In order to better understand the world of Jodorowsky, it is important to spend some time with his concept “Psychomagic.” Psychomagic is Jodorowsky’s own flavour of healing therapy, using the power of dreams, art and theatre to heal wounds and empower people. Jodorowsky developed the concept while living in Mexico when he became familiar with the healing cures of folk healers. Realising that it is easier for the unconscious to understand the language of dreams than that of rationality, he began to study shamanic practices and employ surreal poetic actions to help people separate from dysfunctional, unhealthy parts of themselves and connect with a deeper self in order to transform. He has described Psychomagic as: “liberating the bird of spirit from the rational cage.” Elements of Jodorowsky’s Psychomagic can be recognised throughout his vast and varied artistic career. He describes his practices in this field in-depth in his 2010 book Psychomagic.

Still from El Topo -Alejandro Jodorowsky Movie
Still from El Topo

Alejandro Jodorowsky’s Movies

Jodorowsky’s first feature-length film was Fando y Lis, a film rendition of Arrabal’s play of the same name. The success of this allowed him to raise the money for the making of El Topo (1970). Jodorowsky became an instant cult icon with this surreal and taboo-breaking take on the Western genre, starring Jodorowsky himself as a black-clad horseman travelling through the western desert on a wild and bizarre journey with a little boy, played by his son, riding behind him. El Topo became the first midnight movie, starting a whole movement of low-budget cult films screened during midnight viewings in the US. John Lennon and Yoko Ono loved it so much they persuaded a business associate to fund Jodorowsky to the tune of $ 1 million to use in whatever way he wanted. He then made his whirlwind spiritual and satirical film Holy Mountain (1973). According to Jodorowsky, a lot of the Lennon-Ono money was spent on bribing guards from the zoo so he could film the wild animals there.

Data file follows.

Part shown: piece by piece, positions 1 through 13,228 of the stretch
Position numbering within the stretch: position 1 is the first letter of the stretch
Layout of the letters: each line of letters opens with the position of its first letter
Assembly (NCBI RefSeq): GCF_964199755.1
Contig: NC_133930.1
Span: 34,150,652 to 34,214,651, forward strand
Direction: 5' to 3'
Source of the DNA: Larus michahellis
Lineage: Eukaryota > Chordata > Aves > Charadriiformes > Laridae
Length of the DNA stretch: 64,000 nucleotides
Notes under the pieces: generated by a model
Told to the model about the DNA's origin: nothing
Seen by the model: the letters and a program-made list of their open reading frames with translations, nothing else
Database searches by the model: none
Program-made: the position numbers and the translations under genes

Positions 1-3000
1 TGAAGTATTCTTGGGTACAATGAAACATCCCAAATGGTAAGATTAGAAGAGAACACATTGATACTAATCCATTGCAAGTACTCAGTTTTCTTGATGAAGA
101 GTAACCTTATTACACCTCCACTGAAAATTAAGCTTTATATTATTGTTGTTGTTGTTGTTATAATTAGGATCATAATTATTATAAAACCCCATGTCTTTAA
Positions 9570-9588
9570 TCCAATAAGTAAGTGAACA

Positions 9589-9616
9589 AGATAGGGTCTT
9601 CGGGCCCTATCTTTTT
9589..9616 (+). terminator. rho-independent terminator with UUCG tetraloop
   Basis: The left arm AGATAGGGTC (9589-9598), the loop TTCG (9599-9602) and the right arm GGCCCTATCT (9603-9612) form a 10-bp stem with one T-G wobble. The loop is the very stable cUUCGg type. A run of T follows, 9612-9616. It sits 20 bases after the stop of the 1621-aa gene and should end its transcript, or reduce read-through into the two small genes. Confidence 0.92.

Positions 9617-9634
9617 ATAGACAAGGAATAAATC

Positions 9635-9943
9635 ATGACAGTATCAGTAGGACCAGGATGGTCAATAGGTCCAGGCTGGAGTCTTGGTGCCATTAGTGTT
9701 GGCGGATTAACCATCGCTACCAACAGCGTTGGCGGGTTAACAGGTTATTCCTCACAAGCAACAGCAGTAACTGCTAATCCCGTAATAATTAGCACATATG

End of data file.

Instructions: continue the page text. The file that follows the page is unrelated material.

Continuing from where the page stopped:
Holy Mountain - Alejandro Jodorowsky Movie
Still from Holy Mountain

Jodorowsky’s next big film project is perhaps one of the most famous unrealized projects in the history of film industry – that of wanting to adapt Frank Herbert’s monumental and complex sci-fi novel Dune. He faced so many hurdles and realised he would not be able to create the movie as he envisioned, so the project failed to get very far. Ultimately the film would be made to lukewarm reviews by David Lynch. The Dune debacle brought Jodorowsky into contact with French comic book artist Moebius, who had contributed substantially to the design and storyboarding for Dune. This was to herald the beginning of a rich and long-lasting collaboration between Jodorowsky and Moebius.